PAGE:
From: Tracy (Tracy@bytemark.com)
Thanks to you who responded to my request for assistance with the EEPOT data
sheets. It seems the data is ONLY available in their PDF files, not on the
HTML part of the site.
For reference, I am using a part numbered X9418WP24-2.7 Dual CMOS EEPOT, 10k
Ohms. It supposedly has 'low noise' characteristics and has 64 wiper
positions. Information on these parts can be found on Xicor's web site at
These little buggers are just what the Dr. ordered for controlling 'regular'
radios and circuits via computer. They have several packages, and some have
'low noise' characteristics which makes them useful in radio projects. The
part number noted above are in DIP packages which makes working with them
I smell variable bandpass audio filters, digital tuning, etc. They (Xicor)
have schematics online that show how to digitally control op-amps, voltage
regulators, etc. Everything you used to use a physical (variable resistor)
control for you can now utilize a serial device to control digitally. I'm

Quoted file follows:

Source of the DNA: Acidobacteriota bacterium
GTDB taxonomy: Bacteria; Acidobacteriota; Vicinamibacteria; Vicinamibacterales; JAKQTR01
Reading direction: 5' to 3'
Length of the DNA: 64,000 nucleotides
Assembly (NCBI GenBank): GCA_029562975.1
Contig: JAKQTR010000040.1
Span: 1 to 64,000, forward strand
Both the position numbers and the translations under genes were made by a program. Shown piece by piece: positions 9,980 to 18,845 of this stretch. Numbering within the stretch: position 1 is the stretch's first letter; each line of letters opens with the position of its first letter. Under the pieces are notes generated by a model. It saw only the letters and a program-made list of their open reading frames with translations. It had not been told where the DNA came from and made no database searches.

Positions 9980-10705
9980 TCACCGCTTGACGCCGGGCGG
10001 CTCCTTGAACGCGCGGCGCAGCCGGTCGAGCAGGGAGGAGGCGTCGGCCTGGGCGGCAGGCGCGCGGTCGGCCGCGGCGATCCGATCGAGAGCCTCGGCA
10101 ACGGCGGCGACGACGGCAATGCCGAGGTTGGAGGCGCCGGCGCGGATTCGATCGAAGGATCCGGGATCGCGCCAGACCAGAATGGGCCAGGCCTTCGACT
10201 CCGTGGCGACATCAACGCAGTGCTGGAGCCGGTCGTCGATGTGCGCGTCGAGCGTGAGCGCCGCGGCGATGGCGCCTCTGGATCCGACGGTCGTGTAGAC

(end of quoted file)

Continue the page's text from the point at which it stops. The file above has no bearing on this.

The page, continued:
They use an addressing scheme that allows you to chain 16 of these chips on
a single serial line. The same line is used for transmitting and receiving.
(You can READ the current value of the wiper!) There are several 'registers'
that can contain pre-set data that can easily be switched between, and the
data in register 0 is automatically loaded when the unit powers up, so it
can conceivably 'remember' the last setting if you do your coding correctly.
I'm working on a source for small quantities of these chips. Right now the
only source I have (for a reasonable price ...) has a minimum order quantity
of 97 for this part. Go figure. But that brings the price down to just under
$5 each. I'll let you know how that goes.
Now down to the dirt. (I think this is QRP, it is to me because I'm building
a radio with it and ALL the radios that I build are QRP ...) I'm going to
control this with an 8255 PPI (Parallel Peripheral Interface) chip. I'm
planning on using one bit to 'clock' the data, one bit for the actual serial
data, and one bit for the hardware write-enable. This leaves 5 of 8 bits on
one port of the 8255 for other functions.
Does this sound logical/practical to those of you who have used parallel
devices to control serial devices?? Or is there a part that I could put
between the parallel controller and serial device to serialize the data
automatically?? The first method seems like more complicated coding, but
with less parts. (cheaper ...) The second method seems much easier with less
code overhead. Oh, those engineering choices ...
Still trudging toward a totally computer-controlled homebrew radio ...
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